Greater oversight needed on parliamentary expenses
If there's anything positive about the recent scandal involving parliamentarians' expenses, it's that it has put the issue of MPs' and senators' expenses under the microscope.
It has also prompted political parties to spring into action by proposing measures aimed at keeping a closer eye on those expenses. Last week, the NDP gained approval for a motion to create an independent body to oversee House of Commons spending, including MPs' expenses. The proposed new body would take the reins from the secretive board of internal economy, a multi-party committee which currently handles the financial administration of the Commons.
A week earlier, Liberal Leader Justin Trudeau proposed requiring MPs to publically post their travel and hospitality, as well as office, expenses quarterly. That motion, which would have taken immediate effect had it gained unanimous consent, was shot down in the Commons. New Democrat MP Peter Julian's motion, meanwhile, could take close to a year to produce tangible results, but Julian said it's important to not rush into the matter.
"It gives members of Parliament a chance to think about it over the summer," Julian said in a Canadian Press story last week.
There's likely a certain degree of grandstanding involved in these recent moves since politicians are quick to latch onto an opportunity to express righteous indignation and be seen by the public as working to right a wrong. Nevertheless, the proposals are on target in terms of the need to improve efforts to track parliamentary expenses. The recent kerfuffle over expenses involving some senators and MPs is an indication that the present system isn't working as well as it should. One might argue that these irregularities were brought to light, so the system is doing its job, but it seems clear that the guidelines for keeping tabs on expenses could stand some tightening so such claims aren't approved in the first place, and are quickly spotted if they do somehow gain approval.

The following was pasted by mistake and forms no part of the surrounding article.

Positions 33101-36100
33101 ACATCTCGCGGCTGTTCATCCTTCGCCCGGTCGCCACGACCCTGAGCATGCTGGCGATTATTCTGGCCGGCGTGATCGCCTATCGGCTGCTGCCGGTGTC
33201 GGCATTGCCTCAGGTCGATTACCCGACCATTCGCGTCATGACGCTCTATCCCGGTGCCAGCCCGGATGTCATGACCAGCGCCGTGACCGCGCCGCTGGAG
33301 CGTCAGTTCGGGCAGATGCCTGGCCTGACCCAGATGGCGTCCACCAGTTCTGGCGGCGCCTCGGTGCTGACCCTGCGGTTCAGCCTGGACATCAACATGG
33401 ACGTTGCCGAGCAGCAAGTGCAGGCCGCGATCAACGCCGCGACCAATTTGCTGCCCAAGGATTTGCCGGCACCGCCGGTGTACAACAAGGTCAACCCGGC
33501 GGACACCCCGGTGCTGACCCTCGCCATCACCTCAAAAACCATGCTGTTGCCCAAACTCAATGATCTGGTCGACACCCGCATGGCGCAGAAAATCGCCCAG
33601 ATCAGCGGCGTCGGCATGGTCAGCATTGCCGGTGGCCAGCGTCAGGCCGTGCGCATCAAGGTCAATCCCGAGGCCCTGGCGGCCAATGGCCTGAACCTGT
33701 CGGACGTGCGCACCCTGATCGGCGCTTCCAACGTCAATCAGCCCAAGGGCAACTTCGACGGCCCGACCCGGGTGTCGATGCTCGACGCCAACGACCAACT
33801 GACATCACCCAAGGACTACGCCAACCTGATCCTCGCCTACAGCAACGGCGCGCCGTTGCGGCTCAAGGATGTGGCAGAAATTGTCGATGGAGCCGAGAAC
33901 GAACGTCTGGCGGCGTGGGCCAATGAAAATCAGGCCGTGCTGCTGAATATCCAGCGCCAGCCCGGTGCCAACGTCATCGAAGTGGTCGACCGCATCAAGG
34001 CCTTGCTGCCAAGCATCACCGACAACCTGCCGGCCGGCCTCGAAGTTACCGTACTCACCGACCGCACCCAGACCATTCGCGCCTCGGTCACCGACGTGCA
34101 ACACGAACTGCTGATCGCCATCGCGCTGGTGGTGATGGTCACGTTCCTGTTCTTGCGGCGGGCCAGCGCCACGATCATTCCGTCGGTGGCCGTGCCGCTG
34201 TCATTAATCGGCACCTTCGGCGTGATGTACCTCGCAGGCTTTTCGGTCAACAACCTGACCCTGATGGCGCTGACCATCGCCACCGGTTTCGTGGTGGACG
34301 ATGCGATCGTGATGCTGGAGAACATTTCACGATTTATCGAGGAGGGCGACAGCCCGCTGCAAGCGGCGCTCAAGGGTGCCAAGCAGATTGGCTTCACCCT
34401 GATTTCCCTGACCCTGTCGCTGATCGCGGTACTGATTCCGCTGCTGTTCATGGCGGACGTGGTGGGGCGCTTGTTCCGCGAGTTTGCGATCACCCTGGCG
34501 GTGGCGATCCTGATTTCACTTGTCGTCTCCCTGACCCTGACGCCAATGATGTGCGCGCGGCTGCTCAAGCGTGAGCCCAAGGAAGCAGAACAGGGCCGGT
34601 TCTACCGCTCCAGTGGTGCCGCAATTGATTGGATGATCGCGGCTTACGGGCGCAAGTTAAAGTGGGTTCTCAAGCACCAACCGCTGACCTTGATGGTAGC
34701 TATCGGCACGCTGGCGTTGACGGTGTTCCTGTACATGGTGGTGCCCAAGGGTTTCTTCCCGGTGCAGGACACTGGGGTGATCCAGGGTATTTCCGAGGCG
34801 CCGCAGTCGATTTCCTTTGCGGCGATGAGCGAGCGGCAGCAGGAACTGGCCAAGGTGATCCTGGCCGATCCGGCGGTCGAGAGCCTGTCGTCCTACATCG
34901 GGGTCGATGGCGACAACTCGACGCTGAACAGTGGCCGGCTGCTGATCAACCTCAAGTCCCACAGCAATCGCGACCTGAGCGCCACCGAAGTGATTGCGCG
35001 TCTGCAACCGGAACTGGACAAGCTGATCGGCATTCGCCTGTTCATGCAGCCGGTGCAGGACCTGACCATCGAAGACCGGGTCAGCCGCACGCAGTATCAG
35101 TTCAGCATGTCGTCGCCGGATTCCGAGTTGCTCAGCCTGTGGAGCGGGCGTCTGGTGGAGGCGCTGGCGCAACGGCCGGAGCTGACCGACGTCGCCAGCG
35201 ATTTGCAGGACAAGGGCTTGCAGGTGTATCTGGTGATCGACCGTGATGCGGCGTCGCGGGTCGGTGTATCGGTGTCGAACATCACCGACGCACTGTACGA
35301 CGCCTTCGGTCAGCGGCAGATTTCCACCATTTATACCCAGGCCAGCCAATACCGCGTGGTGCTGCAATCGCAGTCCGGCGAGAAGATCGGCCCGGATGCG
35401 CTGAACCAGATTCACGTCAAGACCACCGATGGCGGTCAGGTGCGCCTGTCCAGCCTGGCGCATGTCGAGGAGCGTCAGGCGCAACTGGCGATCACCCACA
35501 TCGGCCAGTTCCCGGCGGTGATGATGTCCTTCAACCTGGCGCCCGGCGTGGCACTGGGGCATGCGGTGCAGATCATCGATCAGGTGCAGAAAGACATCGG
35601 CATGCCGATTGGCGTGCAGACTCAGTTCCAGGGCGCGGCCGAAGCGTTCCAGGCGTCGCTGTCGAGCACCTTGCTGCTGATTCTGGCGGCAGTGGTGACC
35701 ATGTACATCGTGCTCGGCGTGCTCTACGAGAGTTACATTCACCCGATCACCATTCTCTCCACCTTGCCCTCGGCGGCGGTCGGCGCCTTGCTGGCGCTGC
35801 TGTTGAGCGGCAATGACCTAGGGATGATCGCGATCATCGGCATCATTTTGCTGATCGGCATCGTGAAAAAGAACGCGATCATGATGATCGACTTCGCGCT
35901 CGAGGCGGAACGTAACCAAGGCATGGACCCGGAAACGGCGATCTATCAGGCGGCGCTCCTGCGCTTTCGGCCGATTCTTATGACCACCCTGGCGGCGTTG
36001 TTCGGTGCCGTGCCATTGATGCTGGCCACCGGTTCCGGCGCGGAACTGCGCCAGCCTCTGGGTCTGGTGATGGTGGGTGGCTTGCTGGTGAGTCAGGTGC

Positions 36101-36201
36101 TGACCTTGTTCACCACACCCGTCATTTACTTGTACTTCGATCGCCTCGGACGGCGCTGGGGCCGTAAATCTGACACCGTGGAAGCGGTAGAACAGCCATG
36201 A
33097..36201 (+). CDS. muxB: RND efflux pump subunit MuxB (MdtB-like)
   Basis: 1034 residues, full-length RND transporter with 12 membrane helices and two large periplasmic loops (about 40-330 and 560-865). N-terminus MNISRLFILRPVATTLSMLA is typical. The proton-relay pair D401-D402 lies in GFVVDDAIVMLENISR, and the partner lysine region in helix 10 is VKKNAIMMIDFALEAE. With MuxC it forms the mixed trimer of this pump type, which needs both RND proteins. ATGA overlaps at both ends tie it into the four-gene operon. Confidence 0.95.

The auditor general is doing an audit of Senate expenses but that is expected to take in the neighbourhood of 18 months. Besides, as CBC national affairs specialist Greg Weston noted in a story last week, there is no ongoing oversight by the auditor general or anyone else to ensure senators are sticking to the rules when it comes to spending taxpayers' money - unless you count the board in internal economy, which is akin to letting the foxes guard the henhouse.
The public outrage over the expenses scandal suggests that Canadians don't take lightly to politicians taking more of taxpayers' money than they're entitled to spend. It also suggests that greater oversight of parliamentary expenses, on a regular basis, is needed. That effort should be a priority for members of Parliament when they return from their summer break.
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